Step 8: Do It Again & Post-Process-Evaluation

Picture of Do It Again & Post-Process-Evaluation
If you experience complete failure like I did with my very porting machine prototype before this one, you'll going back to the drawing board to revise or completely redesign.  Try not to be too disheartened as this from my experience an extremely typical part of creating unique machines.

The important post process step to take after creating a new manufacturing machine is to run it through some quality control paces and to take some measurements.  This will help you determine if the new machine is beneficial to deploy in your process.  Typically it's quite obvious whether you should or not.  But for the sake of being thorough and quantifying your success, it will help to know some general numbers. Below you will find my post process evaluation.

Post Process Analysis:
Old Porting Time:      1-2 minutes per stove
New Porting Time:   12 seconds

Old Blank Holder Mounting / Removal Time:        3 seconds
New Blank Holder Mounting / Removal Time:   6 seconds

Old Tops Produced Per Hour Average:        17
New Tops Produced Per Hour Average:   47
Assessment: It's obvious that the speed of the new machine easily justifies it.  The quality has increased with the new machine providing even more consistent port placement and diameter. The old method required very skilled manual labor to manipulate the hand punch and template so that it would produce quality results.  I was the only one who could port the stoves without training someone.  Plus my wife (co-owner) couldn't perform the old task because the punch required too much force. The porting machine needs no special training to operate.  It's clear after the analysis that the porting machine is superior in every way except that it does require slightly more time to mount the blank holder on the blank holder post, where as before that was not a requirement with the old method.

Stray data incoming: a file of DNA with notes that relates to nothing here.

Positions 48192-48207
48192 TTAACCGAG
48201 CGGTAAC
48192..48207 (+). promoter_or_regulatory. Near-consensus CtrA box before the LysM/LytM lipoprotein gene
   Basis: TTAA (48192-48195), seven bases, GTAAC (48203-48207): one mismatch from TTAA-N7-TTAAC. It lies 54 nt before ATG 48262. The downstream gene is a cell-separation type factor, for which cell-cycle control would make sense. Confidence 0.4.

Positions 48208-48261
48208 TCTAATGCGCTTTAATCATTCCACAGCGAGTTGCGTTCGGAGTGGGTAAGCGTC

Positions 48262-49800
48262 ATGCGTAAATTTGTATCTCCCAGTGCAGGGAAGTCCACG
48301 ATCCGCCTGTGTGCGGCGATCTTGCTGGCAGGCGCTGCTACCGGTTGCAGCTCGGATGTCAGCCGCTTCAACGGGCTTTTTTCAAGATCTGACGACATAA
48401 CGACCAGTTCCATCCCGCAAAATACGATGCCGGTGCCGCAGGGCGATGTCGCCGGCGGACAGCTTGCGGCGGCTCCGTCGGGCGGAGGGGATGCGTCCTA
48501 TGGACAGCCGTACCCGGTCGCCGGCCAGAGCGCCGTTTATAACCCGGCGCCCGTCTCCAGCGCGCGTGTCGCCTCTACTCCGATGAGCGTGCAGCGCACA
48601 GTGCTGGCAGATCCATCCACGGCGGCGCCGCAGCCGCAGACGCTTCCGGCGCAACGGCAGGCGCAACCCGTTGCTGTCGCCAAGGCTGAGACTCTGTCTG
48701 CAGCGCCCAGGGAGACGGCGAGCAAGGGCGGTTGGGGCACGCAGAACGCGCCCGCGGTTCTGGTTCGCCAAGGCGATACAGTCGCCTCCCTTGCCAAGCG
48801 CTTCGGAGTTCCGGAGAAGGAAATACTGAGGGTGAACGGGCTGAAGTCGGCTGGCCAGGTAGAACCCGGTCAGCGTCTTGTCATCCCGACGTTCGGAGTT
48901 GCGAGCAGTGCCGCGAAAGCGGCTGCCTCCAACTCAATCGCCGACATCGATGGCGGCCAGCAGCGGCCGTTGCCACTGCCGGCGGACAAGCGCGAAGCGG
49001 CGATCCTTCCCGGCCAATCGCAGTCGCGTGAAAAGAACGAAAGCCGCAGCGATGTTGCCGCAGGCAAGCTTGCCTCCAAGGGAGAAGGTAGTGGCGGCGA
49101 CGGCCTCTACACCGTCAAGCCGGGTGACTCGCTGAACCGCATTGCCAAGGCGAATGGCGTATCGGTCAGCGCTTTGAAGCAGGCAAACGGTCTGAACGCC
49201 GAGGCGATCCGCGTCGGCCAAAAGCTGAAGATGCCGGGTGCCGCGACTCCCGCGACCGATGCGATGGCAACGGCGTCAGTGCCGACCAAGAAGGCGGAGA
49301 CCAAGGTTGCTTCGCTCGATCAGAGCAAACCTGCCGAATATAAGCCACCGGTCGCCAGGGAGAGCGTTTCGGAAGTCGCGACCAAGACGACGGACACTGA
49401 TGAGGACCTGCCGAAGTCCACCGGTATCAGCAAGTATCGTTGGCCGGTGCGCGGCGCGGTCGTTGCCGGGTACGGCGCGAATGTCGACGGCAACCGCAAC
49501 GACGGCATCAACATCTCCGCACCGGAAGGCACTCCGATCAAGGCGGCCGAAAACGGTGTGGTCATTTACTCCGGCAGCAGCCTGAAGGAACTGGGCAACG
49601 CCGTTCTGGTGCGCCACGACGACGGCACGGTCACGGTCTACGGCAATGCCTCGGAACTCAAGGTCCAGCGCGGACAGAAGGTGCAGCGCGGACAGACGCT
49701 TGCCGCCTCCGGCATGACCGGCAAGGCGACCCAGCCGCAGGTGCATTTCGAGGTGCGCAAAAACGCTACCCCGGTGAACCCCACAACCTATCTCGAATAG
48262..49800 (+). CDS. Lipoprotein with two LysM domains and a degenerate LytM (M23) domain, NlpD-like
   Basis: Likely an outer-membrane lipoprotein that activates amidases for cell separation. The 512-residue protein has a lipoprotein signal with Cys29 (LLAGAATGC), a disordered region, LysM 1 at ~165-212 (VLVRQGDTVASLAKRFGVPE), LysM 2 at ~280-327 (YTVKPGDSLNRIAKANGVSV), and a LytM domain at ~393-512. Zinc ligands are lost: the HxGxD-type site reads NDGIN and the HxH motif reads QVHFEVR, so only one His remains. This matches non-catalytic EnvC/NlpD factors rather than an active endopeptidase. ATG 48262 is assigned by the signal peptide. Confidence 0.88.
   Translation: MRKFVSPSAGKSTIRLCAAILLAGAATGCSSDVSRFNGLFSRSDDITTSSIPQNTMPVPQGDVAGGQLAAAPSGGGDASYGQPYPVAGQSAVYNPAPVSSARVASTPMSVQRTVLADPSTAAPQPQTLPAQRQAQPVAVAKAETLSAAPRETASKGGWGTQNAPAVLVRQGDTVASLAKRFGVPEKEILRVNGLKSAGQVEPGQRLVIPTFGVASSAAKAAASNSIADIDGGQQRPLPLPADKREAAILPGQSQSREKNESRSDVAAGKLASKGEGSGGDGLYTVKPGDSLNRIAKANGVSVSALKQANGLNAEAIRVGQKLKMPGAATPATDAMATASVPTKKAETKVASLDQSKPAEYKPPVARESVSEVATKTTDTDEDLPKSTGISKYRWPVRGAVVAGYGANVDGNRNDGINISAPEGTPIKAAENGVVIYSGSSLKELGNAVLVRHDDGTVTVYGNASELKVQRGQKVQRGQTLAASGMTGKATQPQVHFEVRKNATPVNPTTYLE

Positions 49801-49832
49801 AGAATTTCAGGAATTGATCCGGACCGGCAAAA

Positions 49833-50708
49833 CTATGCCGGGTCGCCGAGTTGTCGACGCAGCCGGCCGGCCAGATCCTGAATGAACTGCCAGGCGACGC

One other minor note: Although the new machine has increased the speed of the porting operation by 500% on average the overall output of stove tops is now much more limited by the other operations unrelated to porting thus yielding a rate increase of only 276%. 

In closing if you have a problem, there is most likely a great solution if you are willing to be persistent in your designs and revisions. One of the nice things about doing any project is that regardless of the success of your design adhering to your design intention you will learn how to do it even better next time.  I already have all sorts of up grades planned for the current porting machine despite it's major success for us.

Future upgrades will include automatic shut off after one revolution, and a built in lamp for quality control confirmation.  If light shines through the holes in the blank, it's a quick way to determine if their are any abnormalities in the holes. 

Thanks for reading!